huh? in cleveland

You Did Good, Ted Cruz

Republican National Convention: Day Three
Sen. Ted Cruz (R-TX) waves to the crowd as he walks on stage to deliver a speech on the third day of the Republican National Convention. Photo: Chip Somodevilla/Getty Images

This week, New Girl creator Liz Meriwether will be in Cleveland covering the Republican National Convention for Vulture.

What’s the word for waking up and finding yourself kind of liking Ted Cruz? It’s a strange feeling. It’s uncomfortable. It’s like finding yourself singing along to a Justin Bieber song — you don’t want really want to talk about it, and you hope it never happens again.

The past two days were quieter for me, except for the moment I was standing between a Trump supporter holding a rifle, a bike cop, and a protester. And even that was preferable to listening to Donald Trump Jr. speak. At the moment when I was feeling the most anxious, when the long line of bike cops was squeezing in on the protesters and I’d just spotted the man with the gun, another man came up to me and offered me a free sample of taffy. I chose a green taffy with the word “Frooty” on the side. Sometimes all you need is a Frooty. Sometimes all you need is a little break from the anger.

The conversation here has been about how different this convention is from other conventions: The parties are apparently less crowded (I wouldn’t know, they don’t let me into parties) and the delegates are less excited. I had no idea, when I got here, that there are people called “whips” on the convention floor who, among other things, encourage the delegates to clap during speeches. The whips are almost all white guys wearing neon yellow baseball hats and suits, which is one of the scariest outfits a white guy can wear. From my press seat, sandwiched between the guys from the Weekly Standard and some conservative blog called Townhall, I have watched the whips working overtime the past couple days, running back and forth and waving their arms around, trying to get the crowd to clap, like fully dressed cheerleaders. Which, of course. Until last night, the actual convention hasn’t been all that entertaining. I was expecting more of a Trump Spectacular. I was expecting scantily dressed women and endangered species. I was expecting celebrities that I didn’t have to Google to identify. I was not expecting someone who worked for Trump Winery telling me that Donald Trump is a good listener.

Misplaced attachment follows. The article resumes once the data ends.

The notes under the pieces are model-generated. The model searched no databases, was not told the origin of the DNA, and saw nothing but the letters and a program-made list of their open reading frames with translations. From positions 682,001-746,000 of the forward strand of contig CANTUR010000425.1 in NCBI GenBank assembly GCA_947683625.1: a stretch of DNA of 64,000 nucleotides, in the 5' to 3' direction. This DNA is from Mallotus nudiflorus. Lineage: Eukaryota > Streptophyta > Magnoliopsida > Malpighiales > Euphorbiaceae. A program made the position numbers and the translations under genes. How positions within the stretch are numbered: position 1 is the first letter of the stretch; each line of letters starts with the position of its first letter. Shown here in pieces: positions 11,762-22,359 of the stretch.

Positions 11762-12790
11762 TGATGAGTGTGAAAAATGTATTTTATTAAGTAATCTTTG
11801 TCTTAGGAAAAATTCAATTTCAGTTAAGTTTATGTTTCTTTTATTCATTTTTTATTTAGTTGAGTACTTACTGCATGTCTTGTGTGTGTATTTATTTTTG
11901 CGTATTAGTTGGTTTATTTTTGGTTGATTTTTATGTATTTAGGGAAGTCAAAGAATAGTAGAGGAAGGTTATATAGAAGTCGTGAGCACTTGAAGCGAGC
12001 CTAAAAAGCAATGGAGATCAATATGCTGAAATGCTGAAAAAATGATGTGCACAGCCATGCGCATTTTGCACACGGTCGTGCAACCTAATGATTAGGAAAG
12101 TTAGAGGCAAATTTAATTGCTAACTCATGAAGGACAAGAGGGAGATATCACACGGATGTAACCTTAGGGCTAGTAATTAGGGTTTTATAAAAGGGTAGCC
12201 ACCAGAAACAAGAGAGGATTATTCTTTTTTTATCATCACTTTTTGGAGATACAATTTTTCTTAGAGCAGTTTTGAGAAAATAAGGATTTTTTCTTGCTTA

But then last night happened.

It’s funny to think that the most exciting thing to happen at this convention was orchestrated by Ted Cruz, a man who is known for reading Green Eggs and Ham out loud during a Senate filibuster, and not Donald Trump. And, boy, does Donald hate to be upstaged. You can’t upstage an upstager. It was amazing to watch Donald Trump enter the arena and wave — I’ve never seen a wave look so much like a punch. I couldn’t take my eyes off the Trump family standing there, angry-smiling, in their body-conscious dresses and 1980s murderer suits. It was satisfying, after two days of listening to these rich kids talk about how they are not the “elites,” to see them quietly implode on national television. God, that was good television.

People I spoke to last night were talking about Ted Cruz’s balls — as in, “That took balls” or “Ted Cruz has big balls” — which was disconcerting. I like to pretend that Ted Cruz doesn’t exist from the waist down, like he takes his pants off and it’s just air and shadows and wind. I didn’t want to know his father came to this country with a hundred dollars sewn into his underwear, because that meant I had to listen to Ted Cruz say the word underwear. But after listening to three days of grim speeches filled with anger, death, and fear, I was so relieved and surprised to actually hear a person say the word diversity. And, even more relieved and surprised to hear a person say that diversity was good for this country, that diversity is actually what makes this country great. Listen, if we can all agree not to talk about it ever again, I’ll tell you a secret: I was proud of Ted.